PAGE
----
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Home > Articles > Family Social Workers Improve the Lives of Children, Parents, and Grandparents

Family Social Workers Improve the Lives of Children, Parents, and Grandparents

By Jane Greer
Published on December 7, 2009.

Job Duties

Family social workers provide a variety of social services for families and children. As a family social worker, you might work in a private or government social service agency or a school system. Family social workers can choose to work in a number of different fields.

  • Some family social workers arrange adoptions or find foster homes for children. Others work with single parents or families.
  • Family social workers known as child welfare workers help families where abuse takes place. They also work in the school system with pregnant, misbehaving, or truant children, advising teachers and administrators about the most effective way to help a particular child.
  • Family social workers known as gerontology social workers create support groups for caregivers of elderly people and advise senior citizens about housing, transportation, medical issues, and long-term care.
  • Family social workers known as occupational social workers offer vocational support and encouragement to employees experiencing job-related stress.

Job Skills

To be a family social worker, you'll need to be trustworthy, stable, and mature to deal calmly and responsibly with people and families in crisis. You should be able to work independently or as a team member, and to get along with a variety of people.

Income

In 2008, the median annual salary for child, family, and school workers was $39,530. The median earnings of the lowest 10 percent of workers were $25,870, and the top 10 percent's median earnings were $66,430. The highest numbers of child, school, and family social workers were employed by elementary and secondary schools (mean annual salary $56,570) and local government agencies (mean annual salary $48,440).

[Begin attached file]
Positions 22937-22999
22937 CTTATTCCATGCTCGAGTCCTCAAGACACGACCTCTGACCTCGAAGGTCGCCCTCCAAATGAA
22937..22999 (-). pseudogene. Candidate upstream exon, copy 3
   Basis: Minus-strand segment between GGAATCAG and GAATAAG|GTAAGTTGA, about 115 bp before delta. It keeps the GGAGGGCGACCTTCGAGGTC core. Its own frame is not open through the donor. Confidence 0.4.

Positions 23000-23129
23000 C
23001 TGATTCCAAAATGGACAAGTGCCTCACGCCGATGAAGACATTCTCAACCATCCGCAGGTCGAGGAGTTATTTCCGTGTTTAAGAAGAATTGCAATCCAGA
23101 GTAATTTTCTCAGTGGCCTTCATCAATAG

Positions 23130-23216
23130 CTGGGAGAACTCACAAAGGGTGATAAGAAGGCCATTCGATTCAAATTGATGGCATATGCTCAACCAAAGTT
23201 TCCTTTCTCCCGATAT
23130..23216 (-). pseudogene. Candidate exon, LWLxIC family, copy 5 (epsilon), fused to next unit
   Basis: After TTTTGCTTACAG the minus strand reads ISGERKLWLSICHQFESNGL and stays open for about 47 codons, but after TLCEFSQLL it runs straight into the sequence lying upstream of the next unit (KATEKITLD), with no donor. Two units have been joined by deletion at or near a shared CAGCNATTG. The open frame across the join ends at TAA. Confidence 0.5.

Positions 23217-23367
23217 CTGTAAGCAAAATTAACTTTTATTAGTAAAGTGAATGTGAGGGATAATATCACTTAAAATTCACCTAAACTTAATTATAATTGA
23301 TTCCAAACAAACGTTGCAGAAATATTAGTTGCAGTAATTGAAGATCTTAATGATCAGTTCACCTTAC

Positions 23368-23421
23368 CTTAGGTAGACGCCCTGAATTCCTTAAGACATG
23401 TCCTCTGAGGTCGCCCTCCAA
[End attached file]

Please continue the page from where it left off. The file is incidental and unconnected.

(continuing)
Training and Education

There are three levels of social work training and education: the bachelor's degree in social work (BSW), the master's degree (MSW), and the doctorate (DSW or PhD). Those who want to begin a career as a social worker can find a degree program through local education or online degree schools.

  • BSW. To be a family social worker, you'll need at least a BSW, which requires at least 400 hours of supervised fieldwork in addition to 4 years of classroom courses.
  • MSW. You'll need an MSW to work in health settings or to do clinical or private work. An MSW takes about 2 years of classes beyond your BSW and requires at least 900 hours of supervised internship.
  • DSW or PhD. To teach social work in a college or university, you'll need a DSW or PhD in social work. A DSW of PhD also allows you conduct research into problems or questions relating to family social work.

All states have license, certificate, or registration requirements, although requirements vary from state to state. As of 2006, there were 458 BSW and 181 MSW programs in the U.S. accredited by the Council on Social Work Education. There were also 74 doctoral programs accredited by the Group for the Advancement of Doctoral Education.

Employment

Child, school, and family social workers held about 282,000 jobs in 2006.

Job Outlook

Between 2006 and 2016, the number of jobs for child, school, and family social workers is predicted to increase by 19 percent, which is higher than the average growth for all jobs. Your opportunities will be greatest in rural areas, where it's often difficult to attract and retain qualified social workers. Social workers who specialize in helping those with disabilities or want to work in public schools may have the best employment opportunities.

With the right education and certification, you can become a supervisor, manage a program, or direct a family social work agency or department.

About the Author
Jane Greer is a freelance writer and editor and is also brave enough to teach English grammar at a community college.
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